Caspit considers an Aug. 5 Wall Street Journal story that Iran will be able to make a plutonium bomb by early next year to be probably a leak from an Israeli source to justify an attack. He quotes Israeli Defense Minister Moshe Ya'alon, saying that underlying the decision to release the prisoners "were strategic considerations, which might be revealed in the future." Caspit interprets Ya'alon to mean, "I am opposed, and have always been opposed, to freeing murderers, but given that scuttling the Iranian nuclear bomb is of paramount interest, overriding all other trivial affairs, we have freed the prisoners. In the future you'll understand why."
Caspit suggests that what we will understand in the future is that "Israel will do whatever is necessary to start negotiations with the Palestinians, maybe even reach an interim arrangement ahead of the final status arrangement. America will give Israel a green light to bomb Iran after having fully verified that the Iranians are really poised to make the final 'charge' toward the bomb."
Caspit says that the Israeli defense establishment could be the last obstacle to the bombing, including the commander of the Air Force, Maj. Gen. Amir Eshel; Mossad Director Tamir Pardo; Shin Bet Director Yoram Cohen; Director of Military Intelligence Maj. Gen. Aviv Kochavi; and Chief of Staff Lt. Gen. Benny Gantz. All firmly oppose it.
Caspit references an Aug. 6 Ha'aretz story by Sefi Rachlevsky, who further substantiates the thesis, adding evidence that Netanyahu and Obama share the sort of severe mental/moral illness which would allow them to launch a war which could exterminate the human species.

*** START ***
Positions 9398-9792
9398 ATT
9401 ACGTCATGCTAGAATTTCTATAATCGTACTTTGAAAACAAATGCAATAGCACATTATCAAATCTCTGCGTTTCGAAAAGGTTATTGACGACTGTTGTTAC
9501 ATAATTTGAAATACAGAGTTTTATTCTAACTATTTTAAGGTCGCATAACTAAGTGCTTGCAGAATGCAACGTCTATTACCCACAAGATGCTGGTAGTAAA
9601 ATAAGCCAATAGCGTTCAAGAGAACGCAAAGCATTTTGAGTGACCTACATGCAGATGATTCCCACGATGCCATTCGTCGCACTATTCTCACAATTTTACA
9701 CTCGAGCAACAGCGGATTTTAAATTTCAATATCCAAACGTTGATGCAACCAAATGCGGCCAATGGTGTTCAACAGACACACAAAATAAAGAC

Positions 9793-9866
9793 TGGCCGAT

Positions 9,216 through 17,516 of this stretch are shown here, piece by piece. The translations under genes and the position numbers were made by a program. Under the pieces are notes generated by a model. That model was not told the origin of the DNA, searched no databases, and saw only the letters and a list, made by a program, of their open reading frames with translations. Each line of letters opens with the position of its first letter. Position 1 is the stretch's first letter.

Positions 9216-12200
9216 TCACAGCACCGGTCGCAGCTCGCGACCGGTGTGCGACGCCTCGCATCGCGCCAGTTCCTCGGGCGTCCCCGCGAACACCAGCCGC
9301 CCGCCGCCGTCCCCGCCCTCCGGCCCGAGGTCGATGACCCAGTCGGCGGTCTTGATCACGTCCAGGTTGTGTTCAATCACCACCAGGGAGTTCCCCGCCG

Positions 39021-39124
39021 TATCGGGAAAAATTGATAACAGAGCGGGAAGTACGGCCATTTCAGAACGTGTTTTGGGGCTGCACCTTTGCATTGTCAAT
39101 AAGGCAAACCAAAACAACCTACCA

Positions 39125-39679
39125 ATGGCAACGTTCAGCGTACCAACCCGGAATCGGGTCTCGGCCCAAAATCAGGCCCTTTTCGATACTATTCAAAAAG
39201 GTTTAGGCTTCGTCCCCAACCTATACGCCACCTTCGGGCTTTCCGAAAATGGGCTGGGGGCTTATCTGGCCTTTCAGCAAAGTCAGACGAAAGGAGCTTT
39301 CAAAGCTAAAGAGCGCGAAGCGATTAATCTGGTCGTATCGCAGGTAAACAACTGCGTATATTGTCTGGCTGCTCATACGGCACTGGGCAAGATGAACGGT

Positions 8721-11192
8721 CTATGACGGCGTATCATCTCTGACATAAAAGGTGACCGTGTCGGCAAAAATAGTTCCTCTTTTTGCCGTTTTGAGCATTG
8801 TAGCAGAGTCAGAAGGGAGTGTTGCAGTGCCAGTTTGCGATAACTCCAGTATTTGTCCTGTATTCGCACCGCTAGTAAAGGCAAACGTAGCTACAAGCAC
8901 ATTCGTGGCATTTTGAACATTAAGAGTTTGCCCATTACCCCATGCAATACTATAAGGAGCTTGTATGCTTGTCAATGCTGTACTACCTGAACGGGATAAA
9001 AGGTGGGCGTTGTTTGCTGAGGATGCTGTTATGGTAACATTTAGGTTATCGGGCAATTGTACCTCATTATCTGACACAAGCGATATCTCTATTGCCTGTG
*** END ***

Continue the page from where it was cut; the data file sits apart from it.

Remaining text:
"It's difficult to retain power for years when in contrast to your public, you're a devout believer in the policy of settlements and Ayn Rand-style capitalism, and also hold a grudge against the 'traitorous elites' that [murdered pro-peace Israeli Prime Minister] Yitzhak Rabin symbolized," Rachlevsky wrote. "It's equally difficult to remain in power when your spiritual guide is Pastor Jeremiah Wright, when Turkish Prime Minister Recep Tayyip Erdogan is closer to you than any other leader, and when you sympathize with political Islam. In that situation, craftily 'leading from behind' is the only option."
What Caspit failed to note is that the Israeli defense establishment opposition functions in tandem with U.S. military leaders, particularly JCS chief Dempsey, whose trip to Jerusalem this week follows that of U.S. Air Force Chief of Staff Gen. Mark Welsh, whose low-profile, week-long visit was hosted by the same General Eshel whom Caspit identifies as part of the "last obstacle" to the war against Iran.